Looking at “Labor Standards” in Colombia

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You’ll hear Barack Obama and Hillary Clinton talk frequently about how trade agreements need to have labor standards and environmental standards. A perfect example of what they mean when they say “labor standards” can be seen in Colombia, a country with whom the United States is considering a trade agreement. Here’s Chris Hayes:

Imagine a country where CEO’s live in fear. In just the past five years, 400 CEO’s — from manufacturing, banking, real estate — have been shot down in cold blood. (Thousands over the past 15 years.) Almost none of these murders have been solved. Indeed, over the past five years the percentage of CEO murders simply brought to trial has declined from 30% to zero. CEO’s now more or less live in fear.

Can you imagine the US have friendly relations with such a place? Can you imagine a president expending political capital to treat that country favorably in an international agreement? Right. Of course not.

Of course, such a place does exist, but they’re not murdering CEO’s.

No, they’re murdering trade unionists. And they’re getting away with it.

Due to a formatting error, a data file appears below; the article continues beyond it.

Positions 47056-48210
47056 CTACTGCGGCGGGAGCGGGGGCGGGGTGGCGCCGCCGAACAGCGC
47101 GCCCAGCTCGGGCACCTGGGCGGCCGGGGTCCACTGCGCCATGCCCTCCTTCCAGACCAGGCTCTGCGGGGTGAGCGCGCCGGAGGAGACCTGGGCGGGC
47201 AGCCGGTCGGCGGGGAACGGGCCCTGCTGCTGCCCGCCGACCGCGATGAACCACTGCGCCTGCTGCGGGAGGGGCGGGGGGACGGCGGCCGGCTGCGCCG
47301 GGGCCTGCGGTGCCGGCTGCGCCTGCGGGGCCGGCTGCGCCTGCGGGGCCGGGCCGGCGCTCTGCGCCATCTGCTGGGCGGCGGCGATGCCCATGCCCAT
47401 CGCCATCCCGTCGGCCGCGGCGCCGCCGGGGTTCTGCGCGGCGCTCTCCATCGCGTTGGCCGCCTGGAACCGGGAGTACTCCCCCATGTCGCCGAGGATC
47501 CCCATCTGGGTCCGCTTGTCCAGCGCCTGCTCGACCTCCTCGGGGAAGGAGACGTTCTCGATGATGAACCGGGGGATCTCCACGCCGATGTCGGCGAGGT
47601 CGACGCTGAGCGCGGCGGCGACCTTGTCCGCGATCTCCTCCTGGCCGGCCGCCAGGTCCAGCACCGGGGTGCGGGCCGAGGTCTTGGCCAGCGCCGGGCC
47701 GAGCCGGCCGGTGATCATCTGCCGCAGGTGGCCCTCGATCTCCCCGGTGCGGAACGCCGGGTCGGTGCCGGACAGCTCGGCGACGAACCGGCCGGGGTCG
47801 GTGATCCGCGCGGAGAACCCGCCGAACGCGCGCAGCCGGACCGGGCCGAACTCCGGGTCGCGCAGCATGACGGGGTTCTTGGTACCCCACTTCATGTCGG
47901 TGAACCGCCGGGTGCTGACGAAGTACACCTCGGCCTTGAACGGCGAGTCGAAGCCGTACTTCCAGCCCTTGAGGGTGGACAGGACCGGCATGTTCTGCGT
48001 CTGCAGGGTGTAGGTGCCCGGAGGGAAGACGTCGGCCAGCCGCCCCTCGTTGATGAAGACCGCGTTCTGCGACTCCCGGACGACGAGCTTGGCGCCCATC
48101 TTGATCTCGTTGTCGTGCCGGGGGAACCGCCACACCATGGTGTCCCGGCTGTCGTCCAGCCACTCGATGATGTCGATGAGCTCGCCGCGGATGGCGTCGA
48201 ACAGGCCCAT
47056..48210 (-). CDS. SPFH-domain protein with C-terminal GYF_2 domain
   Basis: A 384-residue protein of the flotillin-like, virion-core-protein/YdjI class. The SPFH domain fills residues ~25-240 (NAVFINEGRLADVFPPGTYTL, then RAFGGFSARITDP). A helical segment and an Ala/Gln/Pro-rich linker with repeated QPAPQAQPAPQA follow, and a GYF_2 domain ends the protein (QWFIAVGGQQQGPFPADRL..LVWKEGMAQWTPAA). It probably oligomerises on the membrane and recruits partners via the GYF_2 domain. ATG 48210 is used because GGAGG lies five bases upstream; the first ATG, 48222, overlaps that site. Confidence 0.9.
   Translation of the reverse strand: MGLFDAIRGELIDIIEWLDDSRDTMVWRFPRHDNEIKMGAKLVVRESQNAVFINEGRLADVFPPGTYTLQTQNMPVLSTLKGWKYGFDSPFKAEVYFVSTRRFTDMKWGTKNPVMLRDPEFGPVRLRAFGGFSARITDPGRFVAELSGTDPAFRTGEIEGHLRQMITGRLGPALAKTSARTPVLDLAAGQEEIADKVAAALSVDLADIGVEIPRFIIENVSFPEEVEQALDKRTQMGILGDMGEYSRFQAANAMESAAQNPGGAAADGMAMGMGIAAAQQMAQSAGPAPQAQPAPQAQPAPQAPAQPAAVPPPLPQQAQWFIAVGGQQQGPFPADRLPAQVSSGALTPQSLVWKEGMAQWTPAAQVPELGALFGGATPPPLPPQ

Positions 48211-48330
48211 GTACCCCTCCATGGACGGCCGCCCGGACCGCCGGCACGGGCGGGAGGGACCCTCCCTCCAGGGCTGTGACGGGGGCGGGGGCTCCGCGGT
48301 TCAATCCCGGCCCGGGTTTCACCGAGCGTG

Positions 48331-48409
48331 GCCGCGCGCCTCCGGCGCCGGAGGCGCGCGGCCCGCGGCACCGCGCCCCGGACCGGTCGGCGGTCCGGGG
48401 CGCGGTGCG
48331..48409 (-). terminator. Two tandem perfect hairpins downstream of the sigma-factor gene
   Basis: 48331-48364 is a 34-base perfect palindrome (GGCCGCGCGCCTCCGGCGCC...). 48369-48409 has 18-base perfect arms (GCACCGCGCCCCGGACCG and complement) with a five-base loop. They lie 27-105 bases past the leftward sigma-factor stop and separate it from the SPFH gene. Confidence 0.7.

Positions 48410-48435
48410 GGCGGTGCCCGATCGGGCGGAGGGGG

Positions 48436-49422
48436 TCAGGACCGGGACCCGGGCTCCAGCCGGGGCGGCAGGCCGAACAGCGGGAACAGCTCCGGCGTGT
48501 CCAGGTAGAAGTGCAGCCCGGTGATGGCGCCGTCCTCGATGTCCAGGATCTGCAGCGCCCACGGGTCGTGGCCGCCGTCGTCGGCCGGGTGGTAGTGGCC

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And usually, that serves us well in doing the ambitious, hard-hitting journalism that you turn to Mother Jones for. But it also means we can't afford to come up short when it comes to scratching together the funds it takes to keep our team firing on all cylinders, and the truth is, we finished our budgeting cycle on June 30 about $100,000 short of our online goal.

This is no time to come up short. It's time to fight like hell, as our namesake would tell us to do, for a democracy where minority rule cannot impose an extreme agenda, where facts matter, and where accountability has a chance at the polls and in the press. If you value our reporting and you can right now, please help us dig out of the $100,000 hole we're starting our new budgeting cycle in with an always-needed and always-appreciated donation today.

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